American painter Bob Ross rose to prominence through his long-running PBS TV show The Joy of Painting, a half-hour instructional series that offered tips on becoming an artist as well as meaningful life advice. It ran between 1983 and 1994 for 31 seasons, becoming a cult favorite not just then but also now through syndication. The painter’s signature perm and denim jeans — not to mention, his love of “happy little trees” and teaching the masses how to paint them — made him an instantly recognizable figure in the pop culture zeitgeist up until his death in 1995 at the age of 52. Below is everything you should know about the painter and TV personality’s death.
When And How Did Bob Ross Die?
Bob died at the age of 52 on July 4, 1995 in New Smyrna Beach, Florida due to complications from lymphoma, a cancer of the lymphatic system. The Joy of Painting had been cancelled a year prior so that the painter and TV host could focus on his health, as he had been diagnosed with lymphoma during that time. Following his death, most of his oil paintings were reportedly donated to PBS stations or charities.
What Is Bob Ross’ Net Worth?
Following his death in 1995, Bob left behind a hefty estate said to have been worth $1.3 million. An estate of such a size will, of course, result in some infighting — and has. The late painter’s son Steve Ross went to court with his father’s original business partners Walter and Annette Kowalski, currently in control of Bob Ross, Inc, but lost the fight for his father’s intellectual rights and estate. The battle for the painter’s estate began a bit before his death, after Walter had sent Bob a fax called a “declaration of war” by The Daily Beast. The fax called for one major thing: “complete and total ownership over Bob Ross, his name, his likeness, and anything and everything he had ever touched or created.” The battle for the estate serves as the basis of the new Netflix documentary, Bob Ross: Happy Accidents, Betrayal & Greed, out August 25.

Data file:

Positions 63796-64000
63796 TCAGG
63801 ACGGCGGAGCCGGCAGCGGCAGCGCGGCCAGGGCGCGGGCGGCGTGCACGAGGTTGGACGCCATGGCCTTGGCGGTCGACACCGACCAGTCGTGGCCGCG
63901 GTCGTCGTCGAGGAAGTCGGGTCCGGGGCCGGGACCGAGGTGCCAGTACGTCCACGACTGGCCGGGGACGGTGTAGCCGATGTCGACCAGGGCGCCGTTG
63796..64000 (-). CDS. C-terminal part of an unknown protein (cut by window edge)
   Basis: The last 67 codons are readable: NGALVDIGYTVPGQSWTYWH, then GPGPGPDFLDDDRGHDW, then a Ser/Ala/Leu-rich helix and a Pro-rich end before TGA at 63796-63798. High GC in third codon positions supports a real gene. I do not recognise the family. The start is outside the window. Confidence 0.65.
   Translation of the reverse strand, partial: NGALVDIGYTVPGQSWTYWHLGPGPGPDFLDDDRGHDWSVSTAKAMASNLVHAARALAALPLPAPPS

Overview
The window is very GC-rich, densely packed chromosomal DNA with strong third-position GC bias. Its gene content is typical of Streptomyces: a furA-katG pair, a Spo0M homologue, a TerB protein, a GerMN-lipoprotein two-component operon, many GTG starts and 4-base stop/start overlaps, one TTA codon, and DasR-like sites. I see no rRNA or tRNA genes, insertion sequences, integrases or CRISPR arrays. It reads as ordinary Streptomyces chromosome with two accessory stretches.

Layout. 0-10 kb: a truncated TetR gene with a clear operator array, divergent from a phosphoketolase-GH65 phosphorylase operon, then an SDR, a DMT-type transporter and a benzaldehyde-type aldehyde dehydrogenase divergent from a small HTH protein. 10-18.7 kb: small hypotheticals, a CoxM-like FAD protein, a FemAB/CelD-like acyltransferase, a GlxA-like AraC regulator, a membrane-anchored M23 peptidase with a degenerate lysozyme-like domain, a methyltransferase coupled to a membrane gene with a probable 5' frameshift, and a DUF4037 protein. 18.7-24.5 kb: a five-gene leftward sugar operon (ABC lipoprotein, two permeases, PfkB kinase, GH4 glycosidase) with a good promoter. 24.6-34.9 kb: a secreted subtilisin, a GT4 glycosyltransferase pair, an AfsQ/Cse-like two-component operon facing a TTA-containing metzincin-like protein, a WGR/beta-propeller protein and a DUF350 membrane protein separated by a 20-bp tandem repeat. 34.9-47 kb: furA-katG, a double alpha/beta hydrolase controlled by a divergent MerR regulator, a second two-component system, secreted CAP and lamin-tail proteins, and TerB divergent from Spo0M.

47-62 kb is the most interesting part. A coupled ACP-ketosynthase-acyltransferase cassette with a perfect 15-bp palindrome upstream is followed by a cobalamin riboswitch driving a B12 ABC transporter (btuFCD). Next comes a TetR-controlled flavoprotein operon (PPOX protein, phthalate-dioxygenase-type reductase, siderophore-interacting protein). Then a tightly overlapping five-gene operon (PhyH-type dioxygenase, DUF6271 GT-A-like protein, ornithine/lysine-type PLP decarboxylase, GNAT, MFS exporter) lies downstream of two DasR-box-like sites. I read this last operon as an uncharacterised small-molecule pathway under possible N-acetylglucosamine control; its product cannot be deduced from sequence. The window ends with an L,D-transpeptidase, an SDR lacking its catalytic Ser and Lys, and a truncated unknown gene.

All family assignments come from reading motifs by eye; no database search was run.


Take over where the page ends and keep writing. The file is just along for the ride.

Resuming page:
How Much Are Bob Ross’ Paintings Worth?
Bob left behind some 30,000 oil paintings following his death. Joan Kowalski, president of Bob Ross Inc. and daughter of Walter and Annette, previously told The New York Times back in 2019 that some authentic paintings by the famed artist have sold online for between $8,000 to $10,000 in recent years. Prices, as with other pieces of art, depend on provenance, consumer demand, and rareness. But getting your hands on an original Bob painting will be no easy feat, as most of the painter’s works are not even up for sale. Much of the pieces are housed at Bob Ross, Inc’s headquarters. Bob Ross, Inc. did donate some to the Smithsonian’s National Museum of American History in 2019, but these pieces are not on exhibition.
What Is Bob Ross’ Legacy?
The late painter’s legacy is explored in great depth in the soon-to-be released Bob Ross: Happy Accidents, Betrayal & Greed. Director Joshua Rofé told CNN on August 24 that he believes the narrative of the famed painter’s life is carefully curated by those who currently control his legacy. “The information that’s out about Bob, for the most part, is very much what’s put forth by Bob Ross Incorporated. They’re essentially the controllers of the Bob Ross name and image,” Joshua said. “Once we finally found people who were willing and brave enough to say their [peace], we started to find out so much more.” Annette and Walter’s daughter Joan recently told Vanity Fair that allegations about the estate battle in the doc are an “attempt to relitigate” issues already dealt with in a previous lawsuit, maintaining that the “artistic and cultural relevance” of Bob “would have been lost decades ago with his passing” were it not for Bob Ross Inc.
In a separate interview with Entertainment Weekly, Joshua reflected on what he learned about the painter while painting a portrait of his legacy for Netflix. “He was much livelier offscreen than he was onscreen,” the director said. “He was somebody who seemed to really relish being engaged in life in a way that was infused with a higher level of energetic charisma than you see on the show. He was just a guy who loved life and loved to be around people.”